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Education Matters

What Teens Can Do To Keep Busy This Summer

by Bronwyn Hartman - Edmonton Public Library


1. Make something great: Our Makerspace has everything teens need for their next creation, including 3D printers, sound booths, a vinyl cutter and more. Encourage teens to drop by the library and get creative!

2. Find the next great read: Teens can check out our Staff Picks, talk to staff for recommendations, access eBooks and magazines through our digital collection, or just come and browse our teen section. They can also participate in one of our Summer Starts Here events happening at branches throughout the city.

3. Get in the game: Teens have a love for gaming and can join us for our many gaming programs: Minecraft, retro gaming and even old-school board games!

4. Learn something new: Our non-fiction collection and online resources have everything teens need to learn something new - from a new language, to photo editing, to digital design and more.

5. Come and hang out: On hot summer days the library is an even a cooler place to hang out! With study spaces, meeting rooms, computers and more, teens can come and lounge in an air conditioned space with us at any of our branches.

Be in the know with EPL! Sign up for EPL eNewsletter to learn more about programs and events for teens and the whole family!


For more information about Edmonton Public Library and their awesome programs, visit:

6 Things Parents Can Do For Dyslexic Children

August 29th, 2011

by Sonya Bridges

School can be especially hard on children with learning disabilities, and the closer the first day of school gets, anxiety can build. Here are some surefire techniques and organization tips that will ease anxiety, foster confidence, and make the start of the school year a breeze.

  1. Trust your gut.  Always remember that you know your child better than anyone.
  2. Draft a homework contract. Before school starts, brainstorm a homework contract together. Not only does this establish an organized homework routine, which is highly necessary for dyslexics, but this also gives your child a sense of ownership over his/her actions.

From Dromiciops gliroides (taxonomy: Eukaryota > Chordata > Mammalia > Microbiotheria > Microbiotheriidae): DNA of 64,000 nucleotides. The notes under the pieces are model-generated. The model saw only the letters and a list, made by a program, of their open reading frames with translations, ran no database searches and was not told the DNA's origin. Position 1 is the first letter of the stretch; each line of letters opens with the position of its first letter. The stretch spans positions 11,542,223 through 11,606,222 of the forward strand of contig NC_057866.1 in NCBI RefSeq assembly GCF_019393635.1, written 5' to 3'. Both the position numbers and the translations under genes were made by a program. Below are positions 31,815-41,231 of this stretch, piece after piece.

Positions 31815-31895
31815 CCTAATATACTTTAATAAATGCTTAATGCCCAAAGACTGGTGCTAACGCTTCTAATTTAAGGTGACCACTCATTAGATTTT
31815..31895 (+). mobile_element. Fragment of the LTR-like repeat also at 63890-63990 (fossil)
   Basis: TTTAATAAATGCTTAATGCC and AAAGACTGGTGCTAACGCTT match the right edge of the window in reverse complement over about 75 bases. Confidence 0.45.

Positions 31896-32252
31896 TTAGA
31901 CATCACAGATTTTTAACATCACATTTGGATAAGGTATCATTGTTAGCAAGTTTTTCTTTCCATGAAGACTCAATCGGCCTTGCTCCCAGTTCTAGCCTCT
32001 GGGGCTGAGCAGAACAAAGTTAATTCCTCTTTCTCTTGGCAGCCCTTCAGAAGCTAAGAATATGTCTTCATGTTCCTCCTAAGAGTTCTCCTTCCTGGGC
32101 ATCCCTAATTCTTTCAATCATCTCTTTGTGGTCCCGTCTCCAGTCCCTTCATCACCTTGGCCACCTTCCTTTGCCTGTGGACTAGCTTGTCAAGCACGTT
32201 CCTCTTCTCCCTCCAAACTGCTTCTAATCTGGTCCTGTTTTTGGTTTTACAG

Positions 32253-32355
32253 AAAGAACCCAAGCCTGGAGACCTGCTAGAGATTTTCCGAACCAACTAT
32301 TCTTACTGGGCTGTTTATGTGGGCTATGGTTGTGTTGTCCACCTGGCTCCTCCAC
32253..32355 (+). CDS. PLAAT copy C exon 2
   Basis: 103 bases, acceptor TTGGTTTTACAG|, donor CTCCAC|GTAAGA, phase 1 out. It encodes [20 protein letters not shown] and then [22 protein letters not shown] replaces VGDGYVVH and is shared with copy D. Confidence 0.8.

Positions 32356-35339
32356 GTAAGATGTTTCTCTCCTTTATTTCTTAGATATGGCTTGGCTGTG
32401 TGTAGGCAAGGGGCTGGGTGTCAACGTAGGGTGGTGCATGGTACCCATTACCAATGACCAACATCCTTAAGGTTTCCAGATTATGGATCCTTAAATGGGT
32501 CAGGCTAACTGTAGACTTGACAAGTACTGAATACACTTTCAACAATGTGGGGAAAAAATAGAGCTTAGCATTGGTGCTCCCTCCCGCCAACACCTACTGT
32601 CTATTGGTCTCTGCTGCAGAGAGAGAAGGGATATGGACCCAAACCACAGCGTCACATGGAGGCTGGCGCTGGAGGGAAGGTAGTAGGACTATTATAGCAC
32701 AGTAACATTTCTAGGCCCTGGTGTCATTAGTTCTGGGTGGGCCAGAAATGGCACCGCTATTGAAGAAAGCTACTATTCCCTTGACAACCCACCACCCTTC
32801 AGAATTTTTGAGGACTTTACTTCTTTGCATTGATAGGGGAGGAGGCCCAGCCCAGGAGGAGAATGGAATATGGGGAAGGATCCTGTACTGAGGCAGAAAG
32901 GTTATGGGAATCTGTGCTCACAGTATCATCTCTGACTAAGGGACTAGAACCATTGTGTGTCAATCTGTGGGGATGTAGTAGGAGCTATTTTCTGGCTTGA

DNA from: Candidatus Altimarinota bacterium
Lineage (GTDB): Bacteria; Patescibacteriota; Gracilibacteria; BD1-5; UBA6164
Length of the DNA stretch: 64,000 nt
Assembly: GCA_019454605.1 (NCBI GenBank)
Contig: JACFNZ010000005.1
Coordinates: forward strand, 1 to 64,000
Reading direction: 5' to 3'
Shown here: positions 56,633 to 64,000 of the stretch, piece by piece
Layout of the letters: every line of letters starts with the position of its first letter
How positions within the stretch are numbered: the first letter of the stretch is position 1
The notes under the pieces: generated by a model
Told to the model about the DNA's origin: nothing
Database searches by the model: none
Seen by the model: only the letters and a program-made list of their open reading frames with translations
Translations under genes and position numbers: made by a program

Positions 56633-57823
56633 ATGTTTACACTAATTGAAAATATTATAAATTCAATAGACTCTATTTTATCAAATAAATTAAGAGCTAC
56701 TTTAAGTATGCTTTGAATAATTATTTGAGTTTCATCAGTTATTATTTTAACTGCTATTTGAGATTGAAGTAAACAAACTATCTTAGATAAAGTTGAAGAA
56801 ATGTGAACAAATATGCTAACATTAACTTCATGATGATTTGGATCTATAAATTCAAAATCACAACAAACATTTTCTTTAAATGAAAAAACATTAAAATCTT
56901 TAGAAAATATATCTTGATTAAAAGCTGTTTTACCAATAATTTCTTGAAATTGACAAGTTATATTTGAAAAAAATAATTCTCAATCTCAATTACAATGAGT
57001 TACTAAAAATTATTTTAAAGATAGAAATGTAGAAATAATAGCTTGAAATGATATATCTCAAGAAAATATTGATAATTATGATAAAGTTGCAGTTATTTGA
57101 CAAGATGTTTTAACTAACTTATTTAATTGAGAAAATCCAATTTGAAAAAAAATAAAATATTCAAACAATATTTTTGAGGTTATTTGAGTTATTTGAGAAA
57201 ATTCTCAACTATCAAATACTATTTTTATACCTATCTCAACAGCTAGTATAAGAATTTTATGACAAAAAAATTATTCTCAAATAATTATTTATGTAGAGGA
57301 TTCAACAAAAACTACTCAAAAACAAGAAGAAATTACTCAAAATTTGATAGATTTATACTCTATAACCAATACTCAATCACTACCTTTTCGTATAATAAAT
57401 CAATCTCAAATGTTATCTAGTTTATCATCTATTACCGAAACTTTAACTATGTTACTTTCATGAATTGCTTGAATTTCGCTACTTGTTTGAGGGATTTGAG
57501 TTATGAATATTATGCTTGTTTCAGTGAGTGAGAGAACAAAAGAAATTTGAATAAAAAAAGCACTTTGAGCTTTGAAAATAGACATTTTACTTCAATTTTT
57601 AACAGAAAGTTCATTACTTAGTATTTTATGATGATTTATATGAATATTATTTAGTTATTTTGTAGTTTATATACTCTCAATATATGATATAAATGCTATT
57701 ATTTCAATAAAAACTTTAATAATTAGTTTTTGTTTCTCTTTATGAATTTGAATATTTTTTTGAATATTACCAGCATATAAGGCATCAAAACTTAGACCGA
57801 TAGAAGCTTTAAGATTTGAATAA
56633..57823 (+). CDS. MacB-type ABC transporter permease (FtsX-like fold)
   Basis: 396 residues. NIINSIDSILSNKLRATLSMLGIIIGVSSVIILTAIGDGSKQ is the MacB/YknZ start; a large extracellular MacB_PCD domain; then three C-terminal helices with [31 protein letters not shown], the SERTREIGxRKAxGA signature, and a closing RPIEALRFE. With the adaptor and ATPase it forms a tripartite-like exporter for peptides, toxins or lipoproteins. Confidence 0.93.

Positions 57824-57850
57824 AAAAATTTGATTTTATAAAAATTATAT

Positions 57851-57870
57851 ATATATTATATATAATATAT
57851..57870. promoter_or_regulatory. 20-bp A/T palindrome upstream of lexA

3. Color-code textbooks. Have your child pick out his or her preferred colors to wrap textbooks in so that locating the right book immediately is a snap.
  4. Occupy the other side of their brain. During homework time, provide a squishy ball for your child to hold in his/her hand as they write. By holding it in the opposite writing hand, that particular side of the brain is engaged and they can maintain focus on the homework task.
  5. Ramp up the positivity. Engage your child in picking out school supplies together, choosing several new items of clothing, and even arranging a get together with school friends.  Make it fun!
  6. Goal-setting. Brainstorm three to five goals that your child wants to accomplish this year. Is it finding a new favorite author? Staying organized? Helping another student with dyslexia? Revisit these goals every two to three months and acknowledge them with a  small celebration: announcing it at dinnertime in front of the whole family, a special day out together, or your child can pick the toppings on the next pizza order.

These simple steps will make a world of difference in not only your child’s life, but your entire household as well. Being prepared, staying organized, and keeping up on best practice methods is a guarantee for personal and educational success.

Sonya Bridges is the founder of A Family Affair, a non-profit organization that promotes literacy awareness and fosters a deeper understanding of dyslexia, recognizing that family support is crucial to success

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